FAO and the GEF

Partnering for Sustainable Agriculture and the Environment

New locations of wild grain recorded in the birthplace of modern wheat

Wheat was first cultivated in the Karacadağ Steppes of Anatolia in modern-day Turkey. ©FAO/Nihan Yenilmez Arpa 

Wheat is grown on more land area than any other commercial crop in the world, and 765 million tonnes of wheat were cultivated in 2019 to nurture families, feed livestock, and create biofuels. The modern cultivated crop that has driven the arc of the modern world’s development can trace its origins to wild relatives still found in the grasslands and the steppes of Turkey’s Southeastern Anatolia Region, a Vavilov center of origin for wheat.

Even with the long history and profound impact of wheat, there are still more varieties to be found in new locations – even in Turkey.

Knowledge is power

With support from the Global Environment Facility (GEF), the United Nations Food and Agriculture Organization (FAO) and the Turkish Ministry of Agriculture and Forestry’s (MAF) General Directorate of Nature Conservation and National Parks (GDNCNP), General Directorate of Plant Production (GDPP), and General Directorate of Forestry (GDF) have been implementing the Conservation and Sustainable Management of Turkey’s Steppe Ecosystems Project. 

The project aims to help protect the biodiversity in some of the last remaining well-preserved steppe ecosystems in Turkey and Europe. An important step to conserving biodiversity is understanding the extent of biodiversity in an ecosystem, and the project surveyed and assessed biodiversity in three distinct grasslands – Kızılkuyu Wildlife Development Area, TekTek Mountains National Park, and the Karacadağ Steppes – to take stock of the rich biodiversity in the steppes.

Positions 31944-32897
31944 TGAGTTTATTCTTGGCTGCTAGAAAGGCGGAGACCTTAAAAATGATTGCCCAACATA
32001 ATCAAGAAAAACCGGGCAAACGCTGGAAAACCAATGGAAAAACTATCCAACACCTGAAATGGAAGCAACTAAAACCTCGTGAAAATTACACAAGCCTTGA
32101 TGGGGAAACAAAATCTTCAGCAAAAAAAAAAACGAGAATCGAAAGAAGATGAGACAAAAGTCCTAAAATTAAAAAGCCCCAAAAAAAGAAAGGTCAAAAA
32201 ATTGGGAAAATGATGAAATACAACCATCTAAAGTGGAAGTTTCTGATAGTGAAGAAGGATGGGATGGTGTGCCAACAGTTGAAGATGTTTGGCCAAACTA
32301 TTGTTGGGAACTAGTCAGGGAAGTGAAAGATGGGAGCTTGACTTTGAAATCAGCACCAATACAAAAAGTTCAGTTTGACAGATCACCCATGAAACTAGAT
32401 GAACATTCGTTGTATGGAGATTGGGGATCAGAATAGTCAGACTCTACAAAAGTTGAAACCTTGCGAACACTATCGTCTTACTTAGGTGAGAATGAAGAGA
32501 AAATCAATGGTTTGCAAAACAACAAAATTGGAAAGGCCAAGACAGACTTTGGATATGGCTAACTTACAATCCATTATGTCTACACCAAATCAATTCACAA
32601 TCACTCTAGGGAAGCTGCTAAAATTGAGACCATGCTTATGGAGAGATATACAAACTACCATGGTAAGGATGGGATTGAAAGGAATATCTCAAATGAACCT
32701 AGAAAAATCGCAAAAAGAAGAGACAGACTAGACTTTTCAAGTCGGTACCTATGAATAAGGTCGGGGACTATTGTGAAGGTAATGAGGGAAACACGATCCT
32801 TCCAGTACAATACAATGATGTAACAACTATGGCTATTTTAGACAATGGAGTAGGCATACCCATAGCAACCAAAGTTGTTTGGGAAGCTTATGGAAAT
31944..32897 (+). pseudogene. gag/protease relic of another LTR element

The baseline surveys on biodiversity recorded the variety of living flora and fauna in the three steppe ecosystems. Out of the 838 taxa – units of biological classification – recorded in the survey, 79 new local records were identified, including six wild relatives of wheat and barley, two of which can only be found in Turkey’s steppe ecosystem.

Finding and cataloging species of wheat, like triticum boeticum, is the first step in preserving biodiversity in the Turkish steppes. ©FAO/Nihan Yenilmez Arpa and Omur Aybike Yildirim

Next steps for biodiversity

After conducting the baseline assessments of biodiversity, the project aims to further improve the conservation of Turkey’s steppe ecosystems by improving the management of protected areas and mainstreaming biodiversity conservation into production landscapes. With a grant of USD 2 328 767 from GEF, which leveraged USD 9.5 million in co-financing, the project will improve the management planning for steppe protected areas, reconcile land use and biodiversity conservation activities, and strengthen the enabling environment for effective ecosystem management, all towards protecting Turkey’s biodiversity in its steppe ecosystems.

Agricultural sectors and the livelihoods they support rely on biodiversity for success, but as populations are growing and changing their consumption habits, the expansion of agriculture is also the largest contributor biodiversity degradation. Mainstreaming biodiversity into agriculture policies and promoting sustainable agriculture practices is a path forward to feeding people, protecting the planet, and achieving the 2030 agenda. By identifying and conserving wild strains of essential crops, FAO and GEF are helping to safeguard food security and biodiversity for generations to come.